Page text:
5E Why different HD types for classes? (Another HP thread...)

Coroc

Adventurer
To all of you guys bemoaning Hit dice, hit points etc. Look at weapon damage dice for a change:

What does 1d10 mean in this context?

What is a grazing hit (1) for
a fighter with 100 HP
a fighter with 100 HP but only 1 HP left
a Wizard with 4 or 6 HP

What is on the opposite a full hit (10) for
a fighter with 100 HP
a fighter with 100 HP but only 1 HP left
a Wizard with 4 or 6 HP

Do you see what I am getting at?

Do you now realize that HP is, and has to stay, a totally abstract mechanic?
 

Oofta

Title? I don't need no stinkin' title.
To all of you guys bemoaning Hit dice, hit points etc. Look at weapon damage dice for a change:

What does 1d10 mean in this context?

What is a grazing hit (1) for
a fighter with 100 HP
a fighter with 100 HP but only 1 HP left
a Wizard with 4 or 6 HP

What is on the opposite a full hit (10) for
a fighter with 100 HP
a fighter with 100 HP but only 1 HP left
a Wizard with 4 or 6 HP

Do you see what I am getting at?

Do you now realize that HP is, and has to stay, a totally abstract mechanic?
This argument has been going on since the 70s. Some people will never accept that HP, as terrible a construct as it is, works reasonably well and is probably the best option given the nature of the game.
 

Ashrym

Adventurer
I could see it - as any nice thing one may try to give the fighter - spreading out like Extra Attack to some cleric domains, that way.

Then why does it scale with level?
And, why would that be an impediment to a class feature?

So wizards can't be proficient in weapons, at all, unless they choose a race that gives them a weapon proficiency?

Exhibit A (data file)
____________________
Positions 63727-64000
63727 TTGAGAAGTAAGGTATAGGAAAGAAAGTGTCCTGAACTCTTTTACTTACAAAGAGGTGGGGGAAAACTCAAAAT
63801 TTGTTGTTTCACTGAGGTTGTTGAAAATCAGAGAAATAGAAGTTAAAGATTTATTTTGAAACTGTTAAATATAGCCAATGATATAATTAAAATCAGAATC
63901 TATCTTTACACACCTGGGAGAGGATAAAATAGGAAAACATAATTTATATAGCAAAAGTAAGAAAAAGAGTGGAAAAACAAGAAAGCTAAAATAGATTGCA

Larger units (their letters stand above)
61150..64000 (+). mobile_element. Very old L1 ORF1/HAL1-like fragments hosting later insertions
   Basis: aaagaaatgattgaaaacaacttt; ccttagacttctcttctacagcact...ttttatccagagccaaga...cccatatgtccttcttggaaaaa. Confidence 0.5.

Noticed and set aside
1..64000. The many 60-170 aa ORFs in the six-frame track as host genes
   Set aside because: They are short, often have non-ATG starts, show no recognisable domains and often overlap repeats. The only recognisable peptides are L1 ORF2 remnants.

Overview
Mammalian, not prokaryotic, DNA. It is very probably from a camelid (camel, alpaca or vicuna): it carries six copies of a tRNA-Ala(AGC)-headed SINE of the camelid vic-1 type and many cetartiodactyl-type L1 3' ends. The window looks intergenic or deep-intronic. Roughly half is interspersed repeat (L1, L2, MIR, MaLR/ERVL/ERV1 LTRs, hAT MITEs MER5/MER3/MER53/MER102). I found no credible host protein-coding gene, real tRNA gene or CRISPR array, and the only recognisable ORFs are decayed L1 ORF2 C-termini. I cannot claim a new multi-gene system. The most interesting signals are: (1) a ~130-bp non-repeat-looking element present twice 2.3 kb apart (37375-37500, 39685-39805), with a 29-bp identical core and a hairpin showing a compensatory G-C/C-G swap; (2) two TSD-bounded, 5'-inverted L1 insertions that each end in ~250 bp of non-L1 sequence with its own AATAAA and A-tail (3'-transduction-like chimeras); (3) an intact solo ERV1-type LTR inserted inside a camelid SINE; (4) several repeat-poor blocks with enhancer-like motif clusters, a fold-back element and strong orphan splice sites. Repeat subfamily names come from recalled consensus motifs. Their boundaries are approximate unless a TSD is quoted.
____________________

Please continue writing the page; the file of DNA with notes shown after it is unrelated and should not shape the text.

So not just like, at all.

Now, admittedly, as soon as your EK starts casting spells, you have a rather serious comparison between him and the wizard... who might be a Bladesinger with Extra Attack.
Proficiency scales with level as a representation of experience, not superior knowledge in weapon use. That's why learning to use a weapon at 16 level still gives a +5 bonus instead of a +2 bonus having just learned it.

I would play a game house-ruled that wizards have no weapon proficiencies at all. That just means I would add the proficiency by race, or feat, or just rely on cantrips for damage. The class proficiencies aren't actually meaningful enough to matter.

My point with the fighter was the bonuses for the 1st level fighter who picks up cantrips or spells regardless of source are the same bonuses as the wizard. That's that exact same argument being used about weapons and proficiency. The argument that fighters cast spells as well as wizards is just as valid as the argument that wizards fight just as well as fighters because both arguments are using the exact same criteria. Both arguments are wrong, and I was illustrating the point.

5e proficiency is a lot more like the old non-weapon proficiencies from before the 3e skill system and all WotC did was add weapons to the mechanic. It's literally nothing more than learning how to use the weapon, or armor, or tool, or skill techniques.
 
The argument that fighters cast spells as well as wizards is just as valid as the argument that wizards fight just as well as fighters because both arguments are using the exact same criteria.